Jesus is with us. Jesus, God, and the Spirit have made their home with us. And he tells us that we should not be afraid. So many things that are happening in our world are because people are afraid. Love casts out fear. Faith is fear that has said its prayers. Let us live lives of faith, not fear.

Bishop Schori continues, “Each one of us has the potential to be a partner in God’s government, to be a co-creator of a good and whole and peaceful community.” She goes on to say that we are called
“to use every resource at hand  to build the reign of God—to use the gifts we have, the ones we think we might have, and the ones we haven’t discovered yet, to be willing to speak about our vision of peace, whether in the newspaper or in the halls of Congress, and to dedicate our lives to making that vision come alive, to give our hearts to it, to believe in it, with every fiber of our being.”  

And she concludes, “Building the reign of God is a great and bold adventure, and it is the only route to being fully alive. If we don’t set out to change the world, who will?” (ibid., pp. 34-35.)

Jesus is with us, He and Isaiah and others have given us a vision, a vision based on living lives of faith, hope, and love, and honoring the dignity of every human being. We are already engaged in helping Jesus to build his shalom. We are already committed to walking the Way of Love. Jesus has made his home with us. We have made our home with him, and we are walking and working together. Thanks be to God! Alleluia!

Easter 6C RCL May 5, 2013

Acts 16:9-15

Psalm 67

Revelation 21:10. 22-22:5

John 14:23-29

In our first reading from the Book of Acts, Paul is in the port city of Troas, very near the ancient city of Troy, in what we now call Turkey. This is considered the western edge of Asia. As he look across the Aegean Sea, he can see Europe, Macedonia.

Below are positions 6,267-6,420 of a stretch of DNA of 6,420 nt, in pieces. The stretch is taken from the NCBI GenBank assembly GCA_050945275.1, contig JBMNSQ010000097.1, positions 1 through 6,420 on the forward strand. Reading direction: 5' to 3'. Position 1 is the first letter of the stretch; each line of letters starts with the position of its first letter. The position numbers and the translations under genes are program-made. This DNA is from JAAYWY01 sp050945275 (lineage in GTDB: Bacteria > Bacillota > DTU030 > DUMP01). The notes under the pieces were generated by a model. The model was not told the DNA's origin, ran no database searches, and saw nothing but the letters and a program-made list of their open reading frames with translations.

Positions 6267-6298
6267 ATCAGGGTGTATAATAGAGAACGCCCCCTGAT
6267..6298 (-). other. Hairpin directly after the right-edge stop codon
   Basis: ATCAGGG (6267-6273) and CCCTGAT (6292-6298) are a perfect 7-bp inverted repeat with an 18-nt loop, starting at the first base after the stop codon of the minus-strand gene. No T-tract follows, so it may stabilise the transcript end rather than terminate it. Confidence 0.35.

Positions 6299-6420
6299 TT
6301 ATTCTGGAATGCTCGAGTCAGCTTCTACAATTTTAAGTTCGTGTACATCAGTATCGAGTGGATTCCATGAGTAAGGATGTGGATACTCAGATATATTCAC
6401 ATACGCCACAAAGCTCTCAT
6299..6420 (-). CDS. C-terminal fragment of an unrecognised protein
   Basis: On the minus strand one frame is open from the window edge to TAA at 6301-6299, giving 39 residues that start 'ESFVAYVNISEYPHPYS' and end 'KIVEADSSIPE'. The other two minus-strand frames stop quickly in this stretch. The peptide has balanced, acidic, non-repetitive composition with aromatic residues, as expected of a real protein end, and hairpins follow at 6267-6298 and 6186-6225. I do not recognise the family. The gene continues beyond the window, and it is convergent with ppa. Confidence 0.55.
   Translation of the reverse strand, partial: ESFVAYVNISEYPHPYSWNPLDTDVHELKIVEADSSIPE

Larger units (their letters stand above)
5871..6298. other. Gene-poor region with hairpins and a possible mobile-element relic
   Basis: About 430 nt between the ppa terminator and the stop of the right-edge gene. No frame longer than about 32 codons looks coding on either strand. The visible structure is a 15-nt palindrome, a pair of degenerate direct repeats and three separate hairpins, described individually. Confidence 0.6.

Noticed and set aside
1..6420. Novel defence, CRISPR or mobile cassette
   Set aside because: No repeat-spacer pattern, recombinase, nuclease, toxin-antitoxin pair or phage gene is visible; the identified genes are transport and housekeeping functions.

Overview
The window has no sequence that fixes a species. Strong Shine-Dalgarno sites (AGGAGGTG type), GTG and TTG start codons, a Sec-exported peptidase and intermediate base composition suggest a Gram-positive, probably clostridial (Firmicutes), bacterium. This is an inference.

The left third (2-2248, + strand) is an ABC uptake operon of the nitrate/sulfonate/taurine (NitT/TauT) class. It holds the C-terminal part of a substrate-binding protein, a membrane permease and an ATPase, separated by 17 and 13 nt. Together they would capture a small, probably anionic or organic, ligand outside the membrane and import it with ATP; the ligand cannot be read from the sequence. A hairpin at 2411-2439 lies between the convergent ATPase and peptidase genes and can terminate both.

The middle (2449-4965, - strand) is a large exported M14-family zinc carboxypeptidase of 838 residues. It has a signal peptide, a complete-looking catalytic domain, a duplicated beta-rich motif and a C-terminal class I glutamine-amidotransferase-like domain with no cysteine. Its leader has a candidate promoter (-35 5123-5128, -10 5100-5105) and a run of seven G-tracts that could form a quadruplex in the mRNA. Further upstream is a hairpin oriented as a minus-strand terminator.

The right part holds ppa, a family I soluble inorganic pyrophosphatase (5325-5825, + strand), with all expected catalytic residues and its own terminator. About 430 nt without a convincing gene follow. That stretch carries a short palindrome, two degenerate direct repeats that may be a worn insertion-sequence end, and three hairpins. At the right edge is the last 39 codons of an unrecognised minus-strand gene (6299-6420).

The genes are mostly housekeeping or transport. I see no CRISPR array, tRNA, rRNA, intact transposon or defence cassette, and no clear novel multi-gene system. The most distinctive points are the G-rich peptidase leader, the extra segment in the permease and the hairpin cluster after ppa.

During the night he has a vision. A man says,  Come over to Macedonia and help us.” They set sail. They go to Samothrace, then to Neapolis, and then to Philippi, a leading city in Macedonia and a Roman colony. Paul and the other early followers of Jesus were constantly on the move, looking for people who wanted to hear the good news.

On the Sabbath, Paul and his team go to a place of prayer by a river, and there are some women there. One of them is named Lydia. She has traditionally been described as a wealthy businesswoman who sells purple cloth to privileged people, who are the only ones who are allowed to wear the royal color of purple.

In 2007, Professor Arthur Sutherland of Loyola University in Baltimore published a book called I Was a Stranger: A Christian View of Hospitality. Professor Sutherland writes, “The popular conception of Lydia as a wealthy woman who dealt in expensive fabrics is misleading. A more accurate reading of purpurie [the word translated as “dealer”] is a person who works in the manufacturing and sale of dyed products. Although dye houses were often owner operated and often employed hired help, and both genders worked as dyers and dealers, textile production was still considered women’s work and was looked down upon by the general public. Lydia’s work was most likely a subsistence occupation for herself and her house.” (Text read online.)